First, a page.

Oh the New Year…. Everywhere you see signs, commercials, social media posts and billboards advertising “New Year, New You.” We all make resolutions to get to the gym, cut out the junk food, meet Mrs/Mr Right, get out of debt, budget better and there is nothing wrong with any of those things!! We could all use a better budget and probably to eat less simple carbs… especially after the holidays. But this year be encouraged to not create a brand new you, but finesse the you that’s already there and Do Less or Do More. Radical changes that turn things on their heads usually tend to end in disappointing failure which can cause even the most devote of us to doubt if we are ever going to be capable of change.

But what if instead we took stock of what we wanted, were honest with ourselves…not with our best intentions but with our real selves and instead of resolutions made Less/More lists. This year I have decided to Waste Less… of not only nature’s resources but also my time and energy on things that are not good for me. I’ve decided to Judge (both myself and others) Less in order to extend grace and understanding, to be Hurt Less in that every painful situation should not derail me continuing to live my life to the best of my abilities. To Doubt Less in my abilities and talents, in my own worth and potential and to Fear Less… to let fear have it’s rightful place but not take over from me the joy and growth that new experiences and tough situations can bring forth. I also decided to Reflect More on my surroundings and my place in the world, to Care (for both myself and others) More in that it’s ultimately my responsibility to be there for myself and I can extend that care to others until they are able to do so for themselves also. I decided to Explore More and Read More of the world around me in order that I can Grow More from experience and Learn More from others. I also decided to Accept More both the things I cannot change but wish I could, the people I encounter who are who they are and my own shortcomings and missteps. I have decided to Reach Out More to others, Connect More with the community and people around me and Love More in situations that I could use or might even feel called to insert hateful words, closed ears or turned backs, to decide that in spite of everything I will Love More.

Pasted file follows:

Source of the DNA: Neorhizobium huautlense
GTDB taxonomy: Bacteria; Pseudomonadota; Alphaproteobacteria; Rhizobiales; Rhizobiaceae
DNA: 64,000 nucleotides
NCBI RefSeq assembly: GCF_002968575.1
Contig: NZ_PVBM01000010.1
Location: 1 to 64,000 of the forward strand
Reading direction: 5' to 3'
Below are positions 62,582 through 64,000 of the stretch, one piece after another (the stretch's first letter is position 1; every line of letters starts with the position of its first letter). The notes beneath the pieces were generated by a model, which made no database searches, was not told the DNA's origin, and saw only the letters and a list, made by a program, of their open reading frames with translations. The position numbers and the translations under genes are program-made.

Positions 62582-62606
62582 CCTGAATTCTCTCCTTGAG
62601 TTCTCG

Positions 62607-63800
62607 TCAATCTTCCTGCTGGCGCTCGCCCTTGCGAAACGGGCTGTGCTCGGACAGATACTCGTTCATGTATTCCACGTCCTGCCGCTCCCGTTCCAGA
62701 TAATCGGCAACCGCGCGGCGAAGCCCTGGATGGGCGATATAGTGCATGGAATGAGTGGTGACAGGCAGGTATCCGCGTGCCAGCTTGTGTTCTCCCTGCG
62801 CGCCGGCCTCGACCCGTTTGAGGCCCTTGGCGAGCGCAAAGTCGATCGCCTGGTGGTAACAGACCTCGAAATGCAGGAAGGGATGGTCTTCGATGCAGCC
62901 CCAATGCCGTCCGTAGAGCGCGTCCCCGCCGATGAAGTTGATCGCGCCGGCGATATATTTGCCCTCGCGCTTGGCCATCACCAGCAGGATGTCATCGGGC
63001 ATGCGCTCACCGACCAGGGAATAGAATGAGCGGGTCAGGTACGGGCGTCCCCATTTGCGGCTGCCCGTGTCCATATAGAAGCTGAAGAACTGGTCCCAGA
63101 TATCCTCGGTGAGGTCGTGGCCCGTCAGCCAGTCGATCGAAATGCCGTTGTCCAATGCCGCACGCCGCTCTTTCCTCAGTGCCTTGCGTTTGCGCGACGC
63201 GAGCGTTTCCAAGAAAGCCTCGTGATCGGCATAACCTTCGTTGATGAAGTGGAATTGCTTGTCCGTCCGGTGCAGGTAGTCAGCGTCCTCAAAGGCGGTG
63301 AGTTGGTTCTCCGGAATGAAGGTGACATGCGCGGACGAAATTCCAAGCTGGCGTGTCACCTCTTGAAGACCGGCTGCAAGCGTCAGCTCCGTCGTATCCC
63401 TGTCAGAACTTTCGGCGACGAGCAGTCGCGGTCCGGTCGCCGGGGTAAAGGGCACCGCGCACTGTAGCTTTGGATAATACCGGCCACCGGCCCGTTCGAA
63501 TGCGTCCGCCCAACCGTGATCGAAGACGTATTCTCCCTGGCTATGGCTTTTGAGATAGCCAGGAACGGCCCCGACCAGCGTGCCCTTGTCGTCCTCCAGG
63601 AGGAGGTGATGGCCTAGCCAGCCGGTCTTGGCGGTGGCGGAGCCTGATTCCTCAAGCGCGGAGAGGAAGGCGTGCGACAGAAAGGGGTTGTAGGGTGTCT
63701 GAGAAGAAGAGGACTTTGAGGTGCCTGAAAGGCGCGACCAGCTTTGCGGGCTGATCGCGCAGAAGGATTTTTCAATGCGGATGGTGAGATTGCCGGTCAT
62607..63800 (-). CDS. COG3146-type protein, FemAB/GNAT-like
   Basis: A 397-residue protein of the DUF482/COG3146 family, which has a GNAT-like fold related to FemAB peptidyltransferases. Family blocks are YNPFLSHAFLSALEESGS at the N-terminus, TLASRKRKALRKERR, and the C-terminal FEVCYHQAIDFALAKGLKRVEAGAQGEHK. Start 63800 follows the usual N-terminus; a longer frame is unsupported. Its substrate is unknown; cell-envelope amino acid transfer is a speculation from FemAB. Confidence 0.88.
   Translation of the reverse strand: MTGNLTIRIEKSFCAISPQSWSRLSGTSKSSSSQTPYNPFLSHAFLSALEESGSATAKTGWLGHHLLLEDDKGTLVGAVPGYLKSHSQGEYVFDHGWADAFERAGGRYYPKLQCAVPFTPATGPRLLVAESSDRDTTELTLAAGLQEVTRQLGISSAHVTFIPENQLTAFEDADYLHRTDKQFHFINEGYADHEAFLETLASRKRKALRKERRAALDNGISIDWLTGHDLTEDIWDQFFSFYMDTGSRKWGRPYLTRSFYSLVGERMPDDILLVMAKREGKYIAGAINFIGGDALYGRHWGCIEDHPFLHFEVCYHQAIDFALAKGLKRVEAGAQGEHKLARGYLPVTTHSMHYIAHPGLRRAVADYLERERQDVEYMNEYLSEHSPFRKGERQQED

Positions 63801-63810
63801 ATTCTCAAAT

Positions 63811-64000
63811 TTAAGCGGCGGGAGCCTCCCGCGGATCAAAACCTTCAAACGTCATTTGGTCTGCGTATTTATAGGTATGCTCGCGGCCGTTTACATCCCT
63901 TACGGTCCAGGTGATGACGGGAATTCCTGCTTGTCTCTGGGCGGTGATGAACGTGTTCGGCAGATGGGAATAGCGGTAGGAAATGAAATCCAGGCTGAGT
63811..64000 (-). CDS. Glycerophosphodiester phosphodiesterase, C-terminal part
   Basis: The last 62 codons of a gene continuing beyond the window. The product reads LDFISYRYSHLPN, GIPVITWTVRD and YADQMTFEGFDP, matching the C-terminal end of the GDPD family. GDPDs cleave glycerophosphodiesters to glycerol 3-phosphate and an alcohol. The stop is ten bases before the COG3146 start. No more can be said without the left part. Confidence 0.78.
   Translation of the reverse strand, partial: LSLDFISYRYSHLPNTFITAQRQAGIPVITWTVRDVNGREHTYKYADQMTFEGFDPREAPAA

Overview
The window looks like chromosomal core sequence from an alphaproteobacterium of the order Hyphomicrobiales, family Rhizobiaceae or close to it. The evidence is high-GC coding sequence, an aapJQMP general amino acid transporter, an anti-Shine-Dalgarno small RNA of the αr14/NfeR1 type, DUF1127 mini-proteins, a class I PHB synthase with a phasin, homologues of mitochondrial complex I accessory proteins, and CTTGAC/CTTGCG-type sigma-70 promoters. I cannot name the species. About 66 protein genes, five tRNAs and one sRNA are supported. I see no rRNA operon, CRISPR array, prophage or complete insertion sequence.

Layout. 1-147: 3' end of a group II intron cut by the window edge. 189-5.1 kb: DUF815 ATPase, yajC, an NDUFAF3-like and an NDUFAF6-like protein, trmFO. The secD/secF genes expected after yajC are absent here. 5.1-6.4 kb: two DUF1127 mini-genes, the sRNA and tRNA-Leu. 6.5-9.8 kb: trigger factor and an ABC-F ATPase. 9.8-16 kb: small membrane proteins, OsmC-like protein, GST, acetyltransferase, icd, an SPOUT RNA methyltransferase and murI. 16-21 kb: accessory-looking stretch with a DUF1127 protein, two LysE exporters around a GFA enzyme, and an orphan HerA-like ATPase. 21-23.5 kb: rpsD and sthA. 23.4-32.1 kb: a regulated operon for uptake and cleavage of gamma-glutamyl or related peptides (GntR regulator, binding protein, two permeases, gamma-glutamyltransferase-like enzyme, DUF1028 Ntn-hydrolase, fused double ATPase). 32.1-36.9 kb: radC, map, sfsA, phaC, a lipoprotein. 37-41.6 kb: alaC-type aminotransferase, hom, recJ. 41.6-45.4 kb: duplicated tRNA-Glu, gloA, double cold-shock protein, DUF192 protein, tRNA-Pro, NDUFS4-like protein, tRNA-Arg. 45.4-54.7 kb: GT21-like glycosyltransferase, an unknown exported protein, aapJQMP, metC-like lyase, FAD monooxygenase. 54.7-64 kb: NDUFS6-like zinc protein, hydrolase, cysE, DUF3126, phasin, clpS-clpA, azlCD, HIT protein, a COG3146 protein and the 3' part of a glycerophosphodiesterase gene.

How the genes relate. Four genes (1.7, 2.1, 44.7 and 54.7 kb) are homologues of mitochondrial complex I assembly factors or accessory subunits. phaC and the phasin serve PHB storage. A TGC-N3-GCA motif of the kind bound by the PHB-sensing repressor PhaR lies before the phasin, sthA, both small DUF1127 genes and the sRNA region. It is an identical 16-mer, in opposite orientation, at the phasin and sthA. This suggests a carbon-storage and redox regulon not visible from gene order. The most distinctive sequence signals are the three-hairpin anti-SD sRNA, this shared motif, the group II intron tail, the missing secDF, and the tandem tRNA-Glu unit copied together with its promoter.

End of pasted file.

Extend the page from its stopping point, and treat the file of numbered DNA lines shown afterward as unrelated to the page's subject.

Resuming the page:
I don’t need to be a New Me in this New Year… I needed to take stock of the things most important to me, evaluate and be honest about the things and people in my life and what I want from my life in order to come to the decision that this year…. This will be the year of More and Less of what I decide to make it. So what will you make it??

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Priority Number One: You

At the beginning of a new year, many people make resolutions for ways to make this calendar year better than the last one.  Some of the most common resolutions made at the beginning of the year include: dieting, exercising more, learning to budget money better, spending more time with friends and family, and learning a new language.  One resolution you might consider is learning to prioritize your own wants and needs, especially when it comes to living with MS.

It can feel selfish to focus on yourself and your own needs, but that doesn’t make it unimportant. We are able to give more of ourselves to the people and things we care about when we have first taken care of our own bodies and wellbeing.

Living with a chronic health condition like multiple sclerosis can force you to become better attuned to your body’s needs as the severity of your symptoms change.  Each person knows their body better than anyone, and knows their limitations (whether we choose to acknowledge them or not).  If you feel you need time and space to focus on a particular physical, emotional, mental, or spiritual need this year, make the time to do so.  Family, friends, hobbies, work, social life – they are all important, but so is your overall health and wellbeing.